COVID still exists & I’m worried about my kid going back to school. What can I do?
If you’re one of the few people who haven’t yet (knowingly) had COVID-19, thinking about getting it can be scary. You’ve probably spent the last two and a half years being cautious, carefully weighing risk of your activities, and taking steps to stay COVID-free. Sending your child back to school without the same precautions that have been in place in prior school years may have you worried. Two key things to keep in mind:
- If you and your kids are up to date on your COVID-19 vaccinations, you are very well protected from serious illness, hospitalization, and death. We cannot overstate how important the COVID vaccines are in keeping kids in the classroom. When asked about back to school advice in a recent article, Dr. William Schaffner of Vanderbilt University Medical Center said, “My first five recommendations are to vaccinate your children, vaccinate your children, vaccinate your children, vaccinate your children, vaccinate your children.”
- While we recommend masks for everyone when Dane County’s COVID-19 Community Level is High, you and your kids can still wear masks when in public spaces even if the Community Level is Medium or Low. High-quality masks provide excellent protection against viruses like COVID-19 and the flu, even if no one else around you is wearing one. We should all support others in their decisions to wear masks, whether that’s because they live with someone who is more likely to get very sick from COVID, they were exposed to someone with COVID, or it just makes them more comfortable.
Okay so your family is up to date on your COVID-19 vaccines. What else can you do to prepare for the school year?
Be up to date on other routine vaccinations.
Talk to your child’s pediatrician to make sure they are up to date on their other vaccinations. Don't forget you can also get your COVID-19 vaccination or booster dose at the same time as other routine vaccinations. Read our blog for more on routine vaccinations!
Keep your child home if they’re sick.
If your child has fever, vomiting, or diarrhea, keep them home. But what about a cough or sore throat? See our health screening checklist as a guide. We recognize that keeping your kid home creates a cascade of logistical issues but will very likely be necessary at some point throughout the year—either due to COVID or another bug going around. Make a plan now for childcare in the event your kiddo needs to stay home.
Bookmark our page on what to do if you’re sick or exposed.
CDC recently issued a lot of new guidance related to what to do if you’re sick or were exposed to someone with COVID-19. Check out the latest now, and bookmark the page so you can easily get back to it if you find yourself in that situation.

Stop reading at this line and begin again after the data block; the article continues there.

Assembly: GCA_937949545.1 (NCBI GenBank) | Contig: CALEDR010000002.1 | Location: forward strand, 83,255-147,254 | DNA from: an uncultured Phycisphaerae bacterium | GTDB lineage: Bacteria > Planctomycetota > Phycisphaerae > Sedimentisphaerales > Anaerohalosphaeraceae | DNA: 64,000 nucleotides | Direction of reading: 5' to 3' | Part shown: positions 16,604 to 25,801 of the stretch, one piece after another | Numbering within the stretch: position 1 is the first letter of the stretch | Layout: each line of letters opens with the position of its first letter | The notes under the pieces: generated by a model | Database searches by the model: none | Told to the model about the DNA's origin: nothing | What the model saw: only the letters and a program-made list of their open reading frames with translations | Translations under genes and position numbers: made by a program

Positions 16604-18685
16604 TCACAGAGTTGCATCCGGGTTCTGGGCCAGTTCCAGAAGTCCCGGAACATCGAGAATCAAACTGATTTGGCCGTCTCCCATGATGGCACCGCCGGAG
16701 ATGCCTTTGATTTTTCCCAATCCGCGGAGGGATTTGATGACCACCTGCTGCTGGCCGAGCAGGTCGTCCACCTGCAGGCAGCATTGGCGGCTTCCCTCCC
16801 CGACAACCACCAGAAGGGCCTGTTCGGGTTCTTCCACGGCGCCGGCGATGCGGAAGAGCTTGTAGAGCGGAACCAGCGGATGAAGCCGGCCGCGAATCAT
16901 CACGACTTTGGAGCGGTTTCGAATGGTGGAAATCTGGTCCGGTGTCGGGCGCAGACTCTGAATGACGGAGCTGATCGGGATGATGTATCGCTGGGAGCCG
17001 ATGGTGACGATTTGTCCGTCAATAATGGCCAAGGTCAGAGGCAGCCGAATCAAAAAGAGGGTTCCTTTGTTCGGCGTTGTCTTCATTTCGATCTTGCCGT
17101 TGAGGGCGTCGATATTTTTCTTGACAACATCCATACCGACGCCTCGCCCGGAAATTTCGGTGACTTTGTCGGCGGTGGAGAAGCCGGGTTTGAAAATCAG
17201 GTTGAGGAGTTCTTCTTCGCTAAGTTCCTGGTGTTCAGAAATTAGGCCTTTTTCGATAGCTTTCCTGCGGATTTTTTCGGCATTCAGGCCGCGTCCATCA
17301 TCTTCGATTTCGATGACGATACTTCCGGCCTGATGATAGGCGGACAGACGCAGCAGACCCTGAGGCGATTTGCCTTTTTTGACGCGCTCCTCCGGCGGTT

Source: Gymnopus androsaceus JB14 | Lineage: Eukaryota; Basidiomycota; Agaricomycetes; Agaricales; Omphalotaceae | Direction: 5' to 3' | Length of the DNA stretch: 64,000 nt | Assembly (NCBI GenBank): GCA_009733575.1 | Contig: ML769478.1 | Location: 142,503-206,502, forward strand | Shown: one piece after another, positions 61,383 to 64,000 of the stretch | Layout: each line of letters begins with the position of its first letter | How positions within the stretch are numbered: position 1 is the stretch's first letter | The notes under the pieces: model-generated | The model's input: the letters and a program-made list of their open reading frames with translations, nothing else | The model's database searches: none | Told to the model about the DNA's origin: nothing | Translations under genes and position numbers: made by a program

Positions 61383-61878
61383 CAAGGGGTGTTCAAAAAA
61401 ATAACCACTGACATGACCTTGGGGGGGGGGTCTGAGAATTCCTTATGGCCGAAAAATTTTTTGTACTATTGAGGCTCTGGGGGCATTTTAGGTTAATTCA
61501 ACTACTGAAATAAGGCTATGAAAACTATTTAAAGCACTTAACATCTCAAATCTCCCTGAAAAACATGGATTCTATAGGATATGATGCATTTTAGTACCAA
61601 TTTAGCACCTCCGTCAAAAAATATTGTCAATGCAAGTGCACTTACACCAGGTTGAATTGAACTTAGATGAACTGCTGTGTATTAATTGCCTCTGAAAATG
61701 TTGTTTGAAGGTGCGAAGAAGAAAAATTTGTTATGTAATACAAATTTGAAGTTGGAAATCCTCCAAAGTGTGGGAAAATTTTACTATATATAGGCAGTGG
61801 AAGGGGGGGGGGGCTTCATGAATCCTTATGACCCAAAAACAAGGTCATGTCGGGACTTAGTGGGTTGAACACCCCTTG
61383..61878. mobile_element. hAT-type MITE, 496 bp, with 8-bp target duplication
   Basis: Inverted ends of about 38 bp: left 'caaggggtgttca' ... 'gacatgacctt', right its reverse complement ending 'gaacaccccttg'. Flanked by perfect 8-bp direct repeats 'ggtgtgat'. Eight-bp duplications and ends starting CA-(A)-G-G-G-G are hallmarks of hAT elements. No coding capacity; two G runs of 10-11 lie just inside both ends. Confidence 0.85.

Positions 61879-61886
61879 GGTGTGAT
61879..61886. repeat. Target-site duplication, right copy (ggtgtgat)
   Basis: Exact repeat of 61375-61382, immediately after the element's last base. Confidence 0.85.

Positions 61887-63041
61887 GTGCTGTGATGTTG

Have a stash of home tests on hand.
The last thing you want to do is track down a rapid test when you or your kid are sick or were exposed. Having a few rapid tests on hand ahead of illness is a good way to be prepared. We’re hearing a lot about people who have symptoms for a few days before they test positive with a home test; have enough on hand for each person in your home so you can repeat testing. Order free tests from the postal service, or know that health insurers (including Medicaid and Medicare) are required to reimburse up to eight tests per month, per member. Check with your insurance provider for details. Read more about home testing on our website. Need a PCR test? Our website lists places throughout the county to find them.
Have high-quality masks in case you need them.
Even if your kids aren’t wearing masks daily at school, there might be a time where you need them because they are coming out of isolation or were exposed to someone with COVID-19. Our page on what to do if you’re sick or were exposed has more details on when CDC recommends masking. Additionally, your child’s school or childcare center may require masks if there is an outbreak or if our COVID-19 Community Level is High.
Model good health habits, like handwashing, at home.
Talk to your kids about frequent handwashing and coughing and sneezing into the crook of their elbows. Demonstrate these behaviors when at home—kids want to copy you! Tuck pocket-size hand sanitizers and packs of tissues in backpacks for easy access.
Talk to your kids about their feelings.
If you have anxiety about your child going back to school, they may very well be nervous too. Dr. Joanna Dolgoff, a pediatrician and spokesperson for the American Academy of Pediatrics, said in a recent article, “Open communication is key: Let your children know they can talk to you about their fears. Validate their feelings. Tell them: ‘I can understand how you feel. This can be scary. However, there are lots of things we can do to keep ourselves safe.’” Involve a mental health professional if you and your child need extra support.